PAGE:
Tuning density waves with photons
02.06.2023 - In an optical cavity atoms collectively organize into a density wave pattern.
“Cold atomic gases were well known in the past for the ability to program the interactions between atoms,” says Jean-Philippe Brantut at EPFL in Lausanne. “Our experiment doubles this ability!” Working with the group of Helmut Ritsch at the university of Innsbruck, they have made a breakthrough that can impact not only quantum research but quantum-based technologies in the future.
Scientists have long been interested in understanding how materials self-organize into complex structures, such as crystals. In the often-arcane world of quantum physics, this sort of self-organization of particles is seen in density waves, where particles arrange themselves into a regular, repeating pattern or order. Density waves are observed in a variety of materials, including metals, insulators, and superconductors. However, studying them has been difficult, especially when this order occurs with other types of organization such as superfluidity.
It's worth noting that superfluidity is not just a theoretical curiosity; it is of immense interest for developing materials with unique properties, such as high-temperature superconductivity, which could lead to more efficient energy transfer and storage, or for building quantum computers. To explore this interplay, Brantut and his colleagues, the researchers created a unitary Fermi gas, a thin gas of lithium atoms cooled to extremely low temperatures, and where atoms collide with each other very often.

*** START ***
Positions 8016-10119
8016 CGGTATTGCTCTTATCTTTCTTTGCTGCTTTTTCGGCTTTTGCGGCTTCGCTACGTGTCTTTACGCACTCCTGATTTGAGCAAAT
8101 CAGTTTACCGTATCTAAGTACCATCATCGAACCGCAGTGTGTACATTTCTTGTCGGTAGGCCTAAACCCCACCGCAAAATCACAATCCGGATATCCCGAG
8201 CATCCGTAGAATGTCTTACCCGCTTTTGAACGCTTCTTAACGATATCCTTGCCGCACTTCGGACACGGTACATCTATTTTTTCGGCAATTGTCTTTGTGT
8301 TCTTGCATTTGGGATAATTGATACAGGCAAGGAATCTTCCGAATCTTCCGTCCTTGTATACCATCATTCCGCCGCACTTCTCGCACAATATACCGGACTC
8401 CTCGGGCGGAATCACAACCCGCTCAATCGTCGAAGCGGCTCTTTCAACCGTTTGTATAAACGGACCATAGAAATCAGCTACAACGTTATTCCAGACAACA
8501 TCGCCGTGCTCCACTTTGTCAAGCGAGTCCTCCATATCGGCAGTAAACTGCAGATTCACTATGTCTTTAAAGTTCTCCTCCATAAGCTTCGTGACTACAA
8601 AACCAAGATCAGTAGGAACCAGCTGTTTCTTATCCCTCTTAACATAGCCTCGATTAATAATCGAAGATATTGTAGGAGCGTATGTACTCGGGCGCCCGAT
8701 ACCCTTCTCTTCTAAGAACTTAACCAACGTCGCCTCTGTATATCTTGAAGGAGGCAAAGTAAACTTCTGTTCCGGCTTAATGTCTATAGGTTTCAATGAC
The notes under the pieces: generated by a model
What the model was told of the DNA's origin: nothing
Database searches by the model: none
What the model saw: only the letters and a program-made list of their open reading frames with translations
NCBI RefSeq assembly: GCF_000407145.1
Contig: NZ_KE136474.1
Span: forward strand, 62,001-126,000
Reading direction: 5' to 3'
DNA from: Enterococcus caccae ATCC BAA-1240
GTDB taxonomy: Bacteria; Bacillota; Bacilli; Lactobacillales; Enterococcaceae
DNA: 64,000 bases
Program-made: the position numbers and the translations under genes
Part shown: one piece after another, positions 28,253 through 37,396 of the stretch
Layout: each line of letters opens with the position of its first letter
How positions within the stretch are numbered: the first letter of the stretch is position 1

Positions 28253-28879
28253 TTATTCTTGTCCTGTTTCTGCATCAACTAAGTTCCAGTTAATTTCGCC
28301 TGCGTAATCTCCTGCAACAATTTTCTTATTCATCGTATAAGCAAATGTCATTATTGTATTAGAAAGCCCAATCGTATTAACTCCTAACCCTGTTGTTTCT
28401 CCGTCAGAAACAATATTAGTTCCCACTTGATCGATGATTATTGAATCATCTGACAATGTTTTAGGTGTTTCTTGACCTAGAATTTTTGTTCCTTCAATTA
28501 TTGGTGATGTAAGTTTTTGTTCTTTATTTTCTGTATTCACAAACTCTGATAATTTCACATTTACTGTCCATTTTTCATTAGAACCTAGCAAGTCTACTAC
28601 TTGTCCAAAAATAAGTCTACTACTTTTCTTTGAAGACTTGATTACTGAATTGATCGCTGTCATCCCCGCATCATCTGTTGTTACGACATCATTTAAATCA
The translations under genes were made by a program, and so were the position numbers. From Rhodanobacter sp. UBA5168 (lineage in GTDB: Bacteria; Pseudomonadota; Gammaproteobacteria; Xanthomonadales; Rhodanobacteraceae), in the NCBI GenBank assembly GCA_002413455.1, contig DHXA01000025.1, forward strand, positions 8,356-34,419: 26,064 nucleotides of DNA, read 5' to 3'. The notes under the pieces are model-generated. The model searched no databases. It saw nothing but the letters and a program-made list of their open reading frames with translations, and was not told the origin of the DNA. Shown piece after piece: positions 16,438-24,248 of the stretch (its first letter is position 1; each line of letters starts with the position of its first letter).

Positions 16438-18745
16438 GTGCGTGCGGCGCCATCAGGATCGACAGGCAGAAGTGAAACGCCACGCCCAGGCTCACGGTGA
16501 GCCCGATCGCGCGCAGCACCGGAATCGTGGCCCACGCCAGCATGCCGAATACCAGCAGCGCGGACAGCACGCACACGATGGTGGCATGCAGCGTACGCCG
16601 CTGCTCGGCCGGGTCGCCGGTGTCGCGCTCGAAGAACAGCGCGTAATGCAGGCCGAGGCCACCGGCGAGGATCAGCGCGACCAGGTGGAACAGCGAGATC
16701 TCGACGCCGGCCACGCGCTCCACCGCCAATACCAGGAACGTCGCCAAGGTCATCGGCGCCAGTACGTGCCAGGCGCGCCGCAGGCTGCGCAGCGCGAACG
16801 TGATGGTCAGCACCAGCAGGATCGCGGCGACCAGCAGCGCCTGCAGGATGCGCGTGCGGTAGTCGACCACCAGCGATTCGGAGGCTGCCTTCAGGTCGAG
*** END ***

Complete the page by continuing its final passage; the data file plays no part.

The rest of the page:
The researchers then placed this gas in an optical cavity, a device used to confine light in a small space for an extended period of time. Optical cavities are made of two facing mirrors that reflect incoming light back and forth between them thousands of times, allowing photons to build up inside the cavity. In their study, the researchers used the cavity to cause the particles in the Fermi gas to interact at long distance: a first atom would emit a photon that bounces onto the mirrors, which is then reabsorbed by second atom of the gas, regardless how far it is from the first. When enough photons are emitted and reabsorbed – easily tuned in the experiment – the atoms collectively organize into a density wave pattern.
“The combination of atoms colliding directly with each other in the Fermi gas, while simultaneously exchanging photons over long distance, is a new type of matter where the interactions are extreme,” says Brantut. “We hope what we will see there will improve our understanding of some of the most complex materials encountered in physics.” (Source: EPFL)